Riverford’s new recipe boxes

Food politics
Riverford Recipe Box

Years ago, I used to ‘do’ veg boxes.

Every week, a weird selection of vegetables would land on my back doorstep. I’d peer into the box early every Wednesday morning to see more kale to add to the mountain of kale from the week before.

Nobody really likes kale, except the people who run veg box schemes.

Eventually, I tired of the whole thing, bored of the same vegetables week in, week out, and frankly, at the alarming cost, which seemed totally at odds to the prices I was seeing when walking through the market every morning on the way to work. Then there was the issue of half the stuff going badly off before I managed to do anything with it …

That was a long time ago, and things have changed. These days, there’s far more choice, and far more control over what actually ends up in a veg box. Kale can be entirely banished. A very good thing.

But, but, but … it’s still a box of vegetables, a big box of dirty veg. There needs to be something else, because – and this may or may not surprise you – there are many times in the week when I just can’t be bothered to think about cooking, and concocting something good out of a vegetable I’ve never heard of before just isn’t going to happen on a wet Wednesday evening after a hard day at work, a cramped train journey home and a bout of ferrying kids to and fro.

That doesn’t mean that I don’t want to eat well, because I do, and I will, but that normally means falling back on a small repertoire of trusty classics that seem to surface all too often, most of them involving pasta of some sort.

So, what to do, what to do?

Riverford Recipe BoxRiverford might have an answer, one of many, but a good one at least. Now, bear with me on this, and believe me that this is an honest opinion, despite the fact that I took the corporate dollar and accepted a free sample, but this is a really good little twist on the veg box idea, and it solves some of the problems I used to have with these sorts of schemes.

Riverford have put together a box intended to provide three complete meals for two.

That’s it.

Everything you need to cook a decent meal three times for two people in one box.

My naturally sceptical nature had a field day on this one, so I decided to play it exactly by the book. I would use this veg box EXACTLY as it was intended to be used, including slavishly following each of the three recipes, step by step, start to finish. No corners cut, no off-piste moves, no embellishment at all. If it wasn’t written on the handy little recipe card, it didn’t get done.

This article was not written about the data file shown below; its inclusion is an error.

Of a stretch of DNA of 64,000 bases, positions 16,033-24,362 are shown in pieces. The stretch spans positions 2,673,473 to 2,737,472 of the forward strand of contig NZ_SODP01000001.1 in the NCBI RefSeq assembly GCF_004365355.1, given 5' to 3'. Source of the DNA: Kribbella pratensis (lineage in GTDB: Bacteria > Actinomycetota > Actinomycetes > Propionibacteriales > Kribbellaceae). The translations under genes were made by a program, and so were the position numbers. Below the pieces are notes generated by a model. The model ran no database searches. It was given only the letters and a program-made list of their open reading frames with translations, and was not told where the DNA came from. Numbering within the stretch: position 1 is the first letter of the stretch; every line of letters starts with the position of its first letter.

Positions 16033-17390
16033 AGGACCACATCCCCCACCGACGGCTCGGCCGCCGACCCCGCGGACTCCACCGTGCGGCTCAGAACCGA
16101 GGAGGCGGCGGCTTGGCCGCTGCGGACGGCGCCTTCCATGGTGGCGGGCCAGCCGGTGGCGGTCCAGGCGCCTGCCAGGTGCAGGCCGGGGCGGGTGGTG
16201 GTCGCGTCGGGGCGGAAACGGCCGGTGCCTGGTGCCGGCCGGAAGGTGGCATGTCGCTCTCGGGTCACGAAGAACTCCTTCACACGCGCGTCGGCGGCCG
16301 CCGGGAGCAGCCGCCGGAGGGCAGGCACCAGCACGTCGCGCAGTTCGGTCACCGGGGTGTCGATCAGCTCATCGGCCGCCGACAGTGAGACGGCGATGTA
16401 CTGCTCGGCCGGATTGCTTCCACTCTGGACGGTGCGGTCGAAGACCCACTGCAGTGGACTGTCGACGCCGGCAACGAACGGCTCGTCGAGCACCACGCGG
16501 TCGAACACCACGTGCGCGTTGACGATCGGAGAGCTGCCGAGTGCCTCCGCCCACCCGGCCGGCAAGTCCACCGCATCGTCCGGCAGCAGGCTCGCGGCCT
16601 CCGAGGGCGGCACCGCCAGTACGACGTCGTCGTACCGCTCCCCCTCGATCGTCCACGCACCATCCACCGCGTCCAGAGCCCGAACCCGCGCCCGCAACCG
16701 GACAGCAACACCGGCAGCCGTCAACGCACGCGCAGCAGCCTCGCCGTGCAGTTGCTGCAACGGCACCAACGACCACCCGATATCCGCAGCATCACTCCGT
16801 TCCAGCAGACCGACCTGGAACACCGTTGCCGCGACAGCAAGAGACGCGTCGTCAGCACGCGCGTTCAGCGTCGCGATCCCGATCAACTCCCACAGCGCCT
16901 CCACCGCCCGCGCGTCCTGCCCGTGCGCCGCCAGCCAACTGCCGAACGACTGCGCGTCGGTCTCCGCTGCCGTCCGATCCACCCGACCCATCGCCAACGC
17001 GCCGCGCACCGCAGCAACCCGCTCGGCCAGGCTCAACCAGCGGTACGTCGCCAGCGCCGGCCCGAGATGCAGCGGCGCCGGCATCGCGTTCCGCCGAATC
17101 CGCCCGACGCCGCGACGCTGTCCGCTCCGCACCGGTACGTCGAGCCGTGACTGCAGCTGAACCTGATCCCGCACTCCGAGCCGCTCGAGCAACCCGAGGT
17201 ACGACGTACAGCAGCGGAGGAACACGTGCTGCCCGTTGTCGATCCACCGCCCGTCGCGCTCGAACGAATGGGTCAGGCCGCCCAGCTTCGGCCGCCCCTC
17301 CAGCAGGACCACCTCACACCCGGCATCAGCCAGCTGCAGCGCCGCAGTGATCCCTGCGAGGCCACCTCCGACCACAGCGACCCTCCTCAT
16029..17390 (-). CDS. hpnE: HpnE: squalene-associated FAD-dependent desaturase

I was, of course, expecting to end up with three faintly crap meals, and to have to supplement what was there with loads of extra stuff, but amazingly, this wasn’t the case on either count.

Let’s deal with waste first. There was none.

Well, a tiny bit … all that was left over from the entire box was half a bulb of garlic, which lasts for ages anyway, so no great shakes. Following the supplied recipes exactly resulted in a pretty much perfect use for everything.

Now for the recipes. I cook a lot. I follow recipes all the time, and it’s very obvious to me when a recipe hasn’t been properly tested or thought through. These have – simple, easy steps, good flavour combinations, some useful techniques thrown in there too.

First up was a chicken and spinach curry, packed with lemon and ginger, served with wild rice, a really good little dish, with a proper kick of chilli and citrus. It made a stunning lunch.

Next, a tray of roasted vegetables and chickpeas, dressed with orange juice and vinegar, and served with pita bread. Lovely stuff, and I squeezed an extra lunch out of that one for the following day.

Finally, a quick, pan-fried steak with broad beans with mint, hasselback potatoes and a salad dominated by alfalfa sprouts (“posh cress”). Nothing too fancy there, just a steak, salad and roast potatoes, but actually a very good midweek meal indeed.

I’d probably cook the curry again, box or not.

The most striking thing about this idea is that literally everything is there, right down to a knob of butter to fry that steak in and to finish those potatoes. Spices come in little plastic pots, ready to be just dumped in at the right moment, herbs in small packs, just enough for whatever the purpose is. There’s no slack, and nothing missing. The only things I added were a couple of glugs of olive oil and salt and pepper.

This isn’t the way I normally like to cook, but it definitely has a place for those who want to eat well and either don’t know where to start, or can’t get it together to shop for all the various things that need to go into a decent meal.

Would I recommend it? Yes, probably. It’s worth a try, most definitely.

Is it expensive? That depends … a Recipe Box is about £40, which is a fair whack, but that’s three night’s worth of food sorted completely for a couple. It isn’t cheap, but bear in mind that the veg is organic, and it contains a couple of meals worth of meat too, as well as just about everything you need to put said meals together, and delivery … think of it that way, and it starts to feel like a bit of a bargain.




Full disclosure: As I said before, Riverford sent me a Recipe Box for the purposes of this review. I wrote what I thought.


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